When the owner of an insurance policy suffers property damage or the threat of a pending lawsuit seeking civil damages, the policyholder might have legal remedies when the insurer fails to uphold its duties under the policy. Although there are many types of civil lawsuits involving contract disputes, insurance claims litigation are unique in a number of ways. The special characteristics of this type of litigation make it essential to obtain advice and representation from an experienced insurance attorney. This blog discusses some of the aspects of insurance litigation that make these cases different from other types of litigation involving contracts.
Unique Aspect of Insurance Policy Interpretation
In a typical lawsuit involving a breach of contract claim, the role of the finder of fact (judge or jury) is to determine the mutual objective intent of the parties to a commercial agreement. However, courts take a very different approach to the interpretation of insurance policies. The presence of ambiguity in the policy is one of the most important factors of contract interpretation involving a claim for property damage, indemnity, or cost of defense. If a policy is ambiguous, courts generally interpret the policy as covering a claim if such an interpretation is reasonable. Although the specific nuance and application behind this principle can vary between states, many jurisdictions require such a reading even when the “more reasonable” meaning of the language would exclude coverage. Another important general principle of insurance policy interpretation is that the carrier typically has the burden of proof regarding limitations of coverage and policy exclusions. If an insured would have a reasonable expectation of coverage under a policy, this interpretation is appropriate by the court.
These principles are founded on certain special characteristics of insurance policies and the relationship of the parties to these agreements. As a general rule, insurance policies are generally “take it or leave it” type one-sided agreements. With relatively narrow exceptions, insurance policies are not the product of negotiation. Rather, the terms and language are imposed by the insurer with almost no input regarding the language or substance from the insured. Policyholders play a very limited role in determining the provisions and language of a policy, and experienced insurance claims attorneys understand the importance of using this principle of policy interpretation to the benefit of an insured.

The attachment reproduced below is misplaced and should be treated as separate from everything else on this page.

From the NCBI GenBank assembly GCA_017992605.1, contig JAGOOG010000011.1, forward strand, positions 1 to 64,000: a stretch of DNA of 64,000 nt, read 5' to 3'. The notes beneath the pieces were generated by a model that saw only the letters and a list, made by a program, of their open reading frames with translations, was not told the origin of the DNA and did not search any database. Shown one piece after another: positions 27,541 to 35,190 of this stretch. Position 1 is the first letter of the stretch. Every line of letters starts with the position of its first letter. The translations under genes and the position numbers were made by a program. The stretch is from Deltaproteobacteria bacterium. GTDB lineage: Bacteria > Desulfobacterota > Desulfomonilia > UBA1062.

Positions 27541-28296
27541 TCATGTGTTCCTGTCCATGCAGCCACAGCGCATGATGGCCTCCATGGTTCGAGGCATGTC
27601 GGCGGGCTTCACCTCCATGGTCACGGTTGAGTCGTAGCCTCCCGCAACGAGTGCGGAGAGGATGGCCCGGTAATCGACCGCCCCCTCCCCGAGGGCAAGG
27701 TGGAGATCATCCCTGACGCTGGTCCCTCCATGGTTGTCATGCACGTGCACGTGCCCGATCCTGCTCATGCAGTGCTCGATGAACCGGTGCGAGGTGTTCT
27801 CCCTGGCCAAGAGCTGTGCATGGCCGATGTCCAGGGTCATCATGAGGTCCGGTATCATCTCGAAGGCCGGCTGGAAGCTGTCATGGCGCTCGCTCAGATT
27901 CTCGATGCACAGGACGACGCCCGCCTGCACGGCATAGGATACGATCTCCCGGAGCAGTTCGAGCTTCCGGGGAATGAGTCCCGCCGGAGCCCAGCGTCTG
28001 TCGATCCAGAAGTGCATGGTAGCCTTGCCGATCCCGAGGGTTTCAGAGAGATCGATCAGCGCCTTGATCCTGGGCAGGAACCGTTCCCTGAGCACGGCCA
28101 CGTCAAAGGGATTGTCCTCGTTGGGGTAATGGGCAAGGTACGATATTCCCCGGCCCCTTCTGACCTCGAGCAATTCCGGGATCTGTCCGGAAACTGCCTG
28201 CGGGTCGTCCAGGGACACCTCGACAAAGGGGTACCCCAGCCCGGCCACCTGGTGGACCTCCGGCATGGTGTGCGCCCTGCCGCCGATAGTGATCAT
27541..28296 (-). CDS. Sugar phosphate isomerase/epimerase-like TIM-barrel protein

Background of Negotiations
Although the insured might negotiate premium price regarding certain types of coverage, deductible options, and policy limits, most of an insurance contract is comprised of boilerplate language. The insurance company will want to limit the court’s analysis to the “four corners of the document,” which predictably will be drafted strongly in favor of the insurance company. For example, the insurer might rely on a doctrine like the “parole evidence rule.” This principle involves limiting evidence beyond the contract language in interpreting the terms of a contract. Although this rule can be dispositive in many types of commercial contract disputes, its applicability is less relevant in the context of the special relationship that exists between an insured and insurer.
A successful Florida insurance claims lawyer will understand the importance of the court looking beyond the 4 corners of the document. The policy will typically be a standard form or boilerplate document that is developed by an insurance industry trade association. While the use of standard form agreements facilitates claims processing, underwriting of risks, and reinsurance for carriers, it justifies policy interpretation rules that promote coverage.
Law Applying to Insurance Coverage Disputes
Insurance claims disputes between policyholders and carriers involve a multi-tiered legal framework that is both complex and conflicting. Some of the legal issues that make coverage disputes different from other forms of commercial litigation include the following.
- Lack of Codification: While commercial contract disputes typically are governed by the Uniform Commercial Code, the law governing insurance claims disputes has not been similarly codified into a uniform set of statutes.
- State Law v. Federal Law: While federal law will often be relevant to a contract dispute, insurance claims disputes typically are governed by state law in a particular jurisdiction.
- Choice of Law Questions: Most policies do not have a choice of law provision that indicates the law that will apply in the event of a contract dispute. The law in multiple jurisdictions might be relevant in terms of the applicable law in an insurance coverage case, including the state where the policy is negotiated, issued, and received respectively; or the state where the loss occurred. Many states apply different legal principles to resolve choice of law questions.
You can reach Miami Insurance Claims Lawyer J.P. Gonzalez-Sirgo by dialing his direct number at (786) 272-5841, calling the main office at (305) 461-1095, or Toll Free at 1 (866) 71-CLAIM or email Attorney Gonzalez-Sirgo directly at [email protected].